KWAME HOLMAN: Kerrey also referred to rice's claim that domestic agencies sprang into action after Richard Clarke held a terrorism briefing for them on July 5 2001.
BOB KERREY: Here's what agent Kenneth Williams said, five days later. He said that the FBI should investigate whether al-Qaida operatives were training at U.S. Flight schools. He posited that Osama bin Laden's followers might be trying to infiltrate the civil aviation system as pilots and security guards, other personnel. He recommended a national program to track suspicious flight schools.
Now, look, one of the first things that I learned when I came into this town was the FBI and the CIA don't talk. I mean, I don't need a catastrophic event to know that the CIA, FBI don't do a very good job of communicating. And the problem we've got with this-- both and the Moussaoui facts, which were revealed on the 15th of August-- all it had to do was to be put on intelink. All it had to do was is go out on intelink and the game's over. It ends. This conspiracy would have been rolled up. And so I...
CONDOLEEZZA RICE: I-- commissioner, with all due respect-- I don't agree that we know that we had somehow a silver bullet here that was going to work. What we do know is that we did have a systemic problem -- a structural problem between the FBI and the CIA. It was a long time in coming into being. It was there because there were legal impediments as well as bureaucratic impediments. Those needed to be overcome. Obviously the structure of the FBI that did not get information from the field offices up to FBI Central in a way that FBI Central could react to the whole range of information before it was a problem.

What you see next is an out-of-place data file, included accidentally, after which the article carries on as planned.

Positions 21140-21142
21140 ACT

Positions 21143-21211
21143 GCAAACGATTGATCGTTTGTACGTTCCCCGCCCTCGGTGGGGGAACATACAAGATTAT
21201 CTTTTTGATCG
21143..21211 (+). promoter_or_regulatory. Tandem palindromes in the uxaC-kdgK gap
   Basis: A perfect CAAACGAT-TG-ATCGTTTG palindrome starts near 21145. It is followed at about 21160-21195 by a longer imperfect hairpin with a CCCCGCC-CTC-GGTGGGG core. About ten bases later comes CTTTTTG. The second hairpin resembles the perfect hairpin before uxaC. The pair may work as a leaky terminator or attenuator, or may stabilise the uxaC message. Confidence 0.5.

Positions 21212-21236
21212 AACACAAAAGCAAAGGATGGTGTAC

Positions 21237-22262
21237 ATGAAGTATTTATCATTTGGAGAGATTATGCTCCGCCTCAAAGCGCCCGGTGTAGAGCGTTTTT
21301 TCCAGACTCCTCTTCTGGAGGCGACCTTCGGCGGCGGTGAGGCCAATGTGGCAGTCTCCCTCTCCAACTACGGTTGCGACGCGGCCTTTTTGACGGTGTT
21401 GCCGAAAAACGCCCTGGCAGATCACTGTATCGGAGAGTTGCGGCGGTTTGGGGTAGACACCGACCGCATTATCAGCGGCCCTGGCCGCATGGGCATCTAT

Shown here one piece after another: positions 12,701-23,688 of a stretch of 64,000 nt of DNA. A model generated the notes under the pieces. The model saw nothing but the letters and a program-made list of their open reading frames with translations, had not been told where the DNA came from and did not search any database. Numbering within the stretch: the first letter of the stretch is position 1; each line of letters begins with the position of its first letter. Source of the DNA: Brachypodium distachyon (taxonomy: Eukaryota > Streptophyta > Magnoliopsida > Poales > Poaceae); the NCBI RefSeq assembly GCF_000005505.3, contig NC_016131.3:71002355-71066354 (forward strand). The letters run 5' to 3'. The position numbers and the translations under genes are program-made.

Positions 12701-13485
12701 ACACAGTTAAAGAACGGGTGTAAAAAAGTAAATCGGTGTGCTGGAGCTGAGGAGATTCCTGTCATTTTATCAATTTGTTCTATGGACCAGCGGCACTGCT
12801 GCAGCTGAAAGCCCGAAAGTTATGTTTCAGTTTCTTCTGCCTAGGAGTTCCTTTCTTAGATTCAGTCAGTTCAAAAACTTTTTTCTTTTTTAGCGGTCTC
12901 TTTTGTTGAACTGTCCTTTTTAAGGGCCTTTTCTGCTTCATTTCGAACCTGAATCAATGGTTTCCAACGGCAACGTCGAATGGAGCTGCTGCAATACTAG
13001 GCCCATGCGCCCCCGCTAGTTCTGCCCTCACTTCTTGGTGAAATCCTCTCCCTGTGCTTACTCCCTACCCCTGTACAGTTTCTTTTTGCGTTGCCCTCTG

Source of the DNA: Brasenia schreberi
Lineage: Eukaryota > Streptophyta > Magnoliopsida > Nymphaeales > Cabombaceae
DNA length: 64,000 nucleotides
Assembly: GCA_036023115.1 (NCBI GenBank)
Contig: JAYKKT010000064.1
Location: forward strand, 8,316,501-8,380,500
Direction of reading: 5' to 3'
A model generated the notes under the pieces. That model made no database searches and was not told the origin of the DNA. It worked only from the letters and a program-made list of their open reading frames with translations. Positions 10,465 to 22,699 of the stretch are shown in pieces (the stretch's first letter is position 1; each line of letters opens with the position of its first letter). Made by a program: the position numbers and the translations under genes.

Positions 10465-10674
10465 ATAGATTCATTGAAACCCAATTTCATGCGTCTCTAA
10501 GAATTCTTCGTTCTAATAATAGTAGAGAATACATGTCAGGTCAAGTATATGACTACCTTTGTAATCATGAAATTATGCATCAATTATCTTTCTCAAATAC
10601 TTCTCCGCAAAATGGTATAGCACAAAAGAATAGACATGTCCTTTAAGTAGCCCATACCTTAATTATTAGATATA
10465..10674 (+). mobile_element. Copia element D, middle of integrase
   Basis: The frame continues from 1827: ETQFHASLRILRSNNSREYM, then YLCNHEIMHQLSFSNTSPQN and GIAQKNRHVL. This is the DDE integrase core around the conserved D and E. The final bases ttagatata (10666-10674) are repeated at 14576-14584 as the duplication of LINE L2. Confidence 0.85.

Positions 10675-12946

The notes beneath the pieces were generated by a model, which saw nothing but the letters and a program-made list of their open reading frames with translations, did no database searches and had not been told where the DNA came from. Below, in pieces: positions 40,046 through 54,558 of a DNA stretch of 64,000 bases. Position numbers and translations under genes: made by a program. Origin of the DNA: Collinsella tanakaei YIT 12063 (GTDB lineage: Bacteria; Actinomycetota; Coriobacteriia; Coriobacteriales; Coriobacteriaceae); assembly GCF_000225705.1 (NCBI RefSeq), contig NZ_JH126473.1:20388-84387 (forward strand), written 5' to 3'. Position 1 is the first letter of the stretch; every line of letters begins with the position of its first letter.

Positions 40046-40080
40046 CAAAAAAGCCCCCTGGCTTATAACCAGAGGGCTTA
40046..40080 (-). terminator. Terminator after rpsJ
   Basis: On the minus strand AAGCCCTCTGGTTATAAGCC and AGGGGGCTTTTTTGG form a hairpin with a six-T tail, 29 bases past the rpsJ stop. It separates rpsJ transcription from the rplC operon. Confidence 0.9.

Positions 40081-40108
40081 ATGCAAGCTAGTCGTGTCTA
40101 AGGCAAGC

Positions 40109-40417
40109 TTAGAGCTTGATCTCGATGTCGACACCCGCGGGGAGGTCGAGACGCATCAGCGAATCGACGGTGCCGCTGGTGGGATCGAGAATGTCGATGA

KWAME HOLMAN: John Lehman, navy secretary under President Reagan, offered Rice questions that required only short answers.
JOHN LEHMAN: First during the short or long transition -- were you told before the summer that there were functioning al-Qaida cells in the United States?
CONDOLEEZZA RICE: In the memorandum that Dick Clarke sent me on Jan. 25, he mentioned sleeper cells. There's no mention or recommendation of anything that needs to be done about them. And the F.B.I. was pursuing them.
JOHN LEHMAN: Were you told that there were numerous young Arab males in flight training, had taken flight training, were in flight training?